Henry S. Rowen: We tend to assume there is a continuity or gradual evolution to events, but there are also discontinuities. Something could happen in North Korea, for example. Unexpected events do happen from time to time, and the question is to try to figure out what they might be.
How could U.S. China policy develop?
Fingar: If President Obama has a clear plan for his second term, its goals and priorities are not yet clear to the Chinese. They worry that he may continue, or ratchet up, efforts they see as designed to constrain China’s rise. That said, they know that steady relations with the United States are essential for their own continued economic success and will respond positively to U.S. efforts to reduce distrust and enhance strategic stability. They will be troubled, however, by likely—and overdue—U.S. pressure to secure enforcement of China’s intellectual property and other trade-related commitments, and by likely U.S. efforts to deepen trade relations with other countries.
How could the possible election of a more conservative Japanese government during the second term of the Obama administration affect U.S.-Japan relations?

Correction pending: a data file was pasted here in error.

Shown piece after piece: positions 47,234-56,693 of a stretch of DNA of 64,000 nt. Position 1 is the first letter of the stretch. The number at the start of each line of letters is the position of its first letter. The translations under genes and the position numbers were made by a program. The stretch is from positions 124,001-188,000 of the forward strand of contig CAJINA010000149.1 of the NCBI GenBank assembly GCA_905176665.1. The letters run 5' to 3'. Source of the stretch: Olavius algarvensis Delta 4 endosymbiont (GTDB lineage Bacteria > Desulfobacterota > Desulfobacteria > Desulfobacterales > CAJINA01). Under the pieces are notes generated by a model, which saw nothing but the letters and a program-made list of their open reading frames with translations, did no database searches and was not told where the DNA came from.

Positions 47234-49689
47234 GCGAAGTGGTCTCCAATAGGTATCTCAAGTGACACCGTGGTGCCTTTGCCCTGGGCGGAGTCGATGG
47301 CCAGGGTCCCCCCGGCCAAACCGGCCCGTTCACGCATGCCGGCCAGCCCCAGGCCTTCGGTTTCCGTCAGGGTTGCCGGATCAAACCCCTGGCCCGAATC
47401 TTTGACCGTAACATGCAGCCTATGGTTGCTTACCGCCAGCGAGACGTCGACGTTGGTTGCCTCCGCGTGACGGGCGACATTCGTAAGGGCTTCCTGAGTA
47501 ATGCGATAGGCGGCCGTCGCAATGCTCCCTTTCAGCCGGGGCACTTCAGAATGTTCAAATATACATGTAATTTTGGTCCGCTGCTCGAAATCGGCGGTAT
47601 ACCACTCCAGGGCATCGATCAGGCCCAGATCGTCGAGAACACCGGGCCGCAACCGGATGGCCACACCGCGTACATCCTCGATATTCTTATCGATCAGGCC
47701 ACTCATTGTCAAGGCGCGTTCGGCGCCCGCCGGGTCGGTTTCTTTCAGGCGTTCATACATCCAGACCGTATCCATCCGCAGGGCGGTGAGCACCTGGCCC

Armacost: The Trans-Pacific Partnership is an issue where we both have potential constraints on the extent to which Japan can be included, and it is not certain whether that will change very much under a Liberal Democratic Party (LDP) administration. Secondly, there is the longstanding Okinawa base issue. The LDP did not do anything about the base from 1996 onward, and that will probably also be the case if the LDP comes into power again. Finally, the United States will probably push Japan to take more of a stand on the ongoing Senkaku/Diaoyu Islands dispute with China.
After the failure of the United States’ Leap Day agreement with North Korea this year, and especially with the election of a new South Korean government next month, do you think that Obama’s second term could bring a renewed effort in diplomacy with North Korea?
Shin: It will be important to watch the outcome of the South Korean election. If the opposition party wins, they will move very quickly to engage with North Korea and the question then will be how the United States will respond.